Based on similar logic, any letters that do convey coherent information may entail a kotev violation even if they aren’t crafted in a classic fashion. The gemara cites the case of someone who wrote one letter on the painted gate of one city and the second letter on the painted gates of a different proximate but non-contiguous city (according to R. Hai Gaon’s explanation of the scenario). Since the onlooker knows to associate the two letters and read them as one, kotev has been violated even though the two letters were not actually written in adjacency – a condition that is typically required to violate kotev. Evidently, proximity per se isn’t necessary; it is simply typically required to assure readability and comprehensibility. When the letters can be read in sequence even at a distance, kotev has been violated.
By contrast, an interesting statement of the Ra'avya (cited by the Ohr Zarua, Shabbat ch. 76) limiting kotev to two unique languages may indicate that the melakha is more formally defined as crafting letters. The Ra'avya limits the prohibition on Shabbat to writing in Hebrew or Greek. Chazal had a respect for the linguistic integrity of the Greek language and afforded it alone (along with Hebrew) the status of “High Language” (see Megilla 8b regarding writing Scripture in Greek or Hebrew). The conveyance of content would be effective in any number of languages; by limiting the prohibition to two formal "languages," the Ra'avya clearly defines the melakha as an act of crafting letters – and only letters from “high languages” are prohibited.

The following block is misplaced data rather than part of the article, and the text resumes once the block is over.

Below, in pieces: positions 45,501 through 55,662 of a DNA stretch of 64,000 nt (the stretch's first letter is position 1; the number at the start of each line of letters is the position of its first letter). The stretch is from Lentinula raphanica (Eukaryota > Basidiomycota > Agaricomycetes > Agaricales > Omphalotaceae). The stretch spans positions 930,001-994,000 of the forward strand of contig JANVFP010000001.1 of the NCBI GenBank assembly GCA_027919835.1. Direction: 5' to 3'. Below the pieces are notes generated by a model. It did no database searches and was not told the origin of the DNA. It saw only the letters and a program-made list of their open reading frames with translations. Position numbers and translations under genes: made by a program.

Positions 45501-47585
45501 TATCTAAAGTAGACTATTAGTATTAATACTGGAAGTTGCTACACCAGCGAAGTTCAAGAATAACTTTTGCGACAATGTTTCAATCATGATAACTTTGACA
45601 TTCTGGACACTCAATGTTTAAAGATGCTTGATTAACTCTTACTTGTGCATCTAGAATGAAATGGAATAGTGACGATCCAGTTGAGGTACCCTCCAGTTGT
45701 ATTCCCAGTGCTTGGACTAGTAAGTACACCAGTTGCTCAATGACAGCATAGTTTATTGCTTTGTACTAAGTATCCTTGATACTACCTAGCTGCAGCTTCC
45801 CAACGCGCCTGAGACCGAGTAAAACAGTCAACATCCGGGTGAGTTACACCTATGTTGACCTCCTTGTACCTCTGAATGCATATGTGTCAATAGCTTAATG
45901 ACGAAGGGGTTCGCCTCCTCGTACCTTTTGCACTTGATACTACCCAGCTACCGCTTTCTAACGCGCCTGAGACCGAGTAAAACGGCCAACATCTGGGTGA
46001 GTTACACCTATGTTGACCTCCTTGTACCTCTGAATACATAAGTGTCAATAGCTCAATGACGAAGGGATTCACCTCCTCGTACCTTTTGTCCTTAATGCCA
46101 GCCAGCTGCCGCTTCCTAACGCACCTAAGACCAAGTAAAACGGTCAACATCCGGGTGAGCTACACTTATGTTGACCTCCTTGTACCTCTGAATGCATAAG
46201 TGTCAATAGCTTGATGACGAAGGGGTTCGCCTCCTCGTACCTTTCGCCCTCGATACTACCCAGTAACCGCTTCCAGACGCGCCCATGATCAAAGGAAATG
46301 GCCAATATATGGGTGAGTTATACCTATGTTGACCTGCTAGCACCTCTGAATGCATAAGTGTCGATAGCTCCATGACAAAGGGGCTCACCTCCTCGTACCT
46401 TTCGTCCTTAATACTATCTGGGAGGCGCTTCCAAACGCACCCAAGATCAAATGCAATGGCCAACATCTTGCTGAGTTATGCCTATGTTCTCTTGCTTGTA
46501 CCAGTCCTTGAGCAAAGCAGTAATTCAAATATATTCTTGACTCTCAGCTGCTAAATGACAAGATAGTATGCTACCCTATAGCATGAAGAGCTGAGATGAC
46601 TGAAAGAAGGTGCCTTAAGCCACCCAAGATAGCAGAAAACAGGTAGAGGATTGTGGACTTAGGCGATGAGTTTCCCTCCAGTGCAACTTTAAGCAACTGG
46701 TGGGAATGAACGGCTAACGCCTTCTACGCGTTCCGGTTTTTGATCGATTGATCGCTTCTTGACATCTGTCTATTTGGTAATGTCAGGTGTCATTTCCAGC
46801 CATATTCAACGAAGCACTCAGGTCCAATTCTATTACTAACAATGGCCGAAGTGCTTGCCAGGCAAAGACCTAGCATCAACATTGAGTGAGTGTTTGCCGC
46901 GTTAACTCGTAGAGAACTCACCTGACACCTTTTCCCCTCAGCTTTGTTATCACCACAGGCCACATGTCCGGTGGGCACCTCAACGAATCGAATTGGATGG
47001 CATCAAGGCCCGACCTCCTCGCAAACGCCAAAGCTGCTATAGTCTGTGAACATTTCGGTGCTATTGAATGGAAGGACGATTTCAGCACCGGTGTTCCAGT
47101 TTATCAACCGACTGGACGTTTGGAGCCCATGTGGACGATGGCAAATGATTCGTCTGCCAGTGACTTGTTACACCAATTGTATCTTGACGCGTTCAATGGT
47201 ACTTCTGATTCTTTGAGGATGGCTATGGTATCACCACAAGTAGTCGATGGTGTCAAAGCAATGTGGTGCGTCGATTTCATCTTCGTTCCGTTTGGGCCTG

A similar “formal” limitation which may indicate that crafting letters, rather than communication, is prohibited can be discerned in the gemara (103b) that discusses substituting “end” letters with regular letters. If a person wrote a word that should end with a mem sofit and instead wrote a standard mem, would he violate kotev? The gemara appears to link this question to a general issue as to whether end letters and regular letters are indeed the same letter. If Halacha treats them as different (for example, when writing a sefer Torah), they would also be considered different regarding Shabbat violation. This is quite strange if kotev is defined merely as conveyance of information. Why should formal differences between letters thwart the communication of information through text?
In fact, the Rambam appears to disassociate the two issues. Even if the letters are considered distinct for general purposes, Shabbat would still be violated by swapping an end letter and a standard letter. However, the simple reading of the gemara does suggest that such an exchange would not be prohibited. Presumably, this implies that the melakha is defined in very formal terms of writing letters and words. Since the word must conclude with an end letter and instead was concluded with a regular letter, no violation has occurred, even though the reader can clearly comprehend the meaning.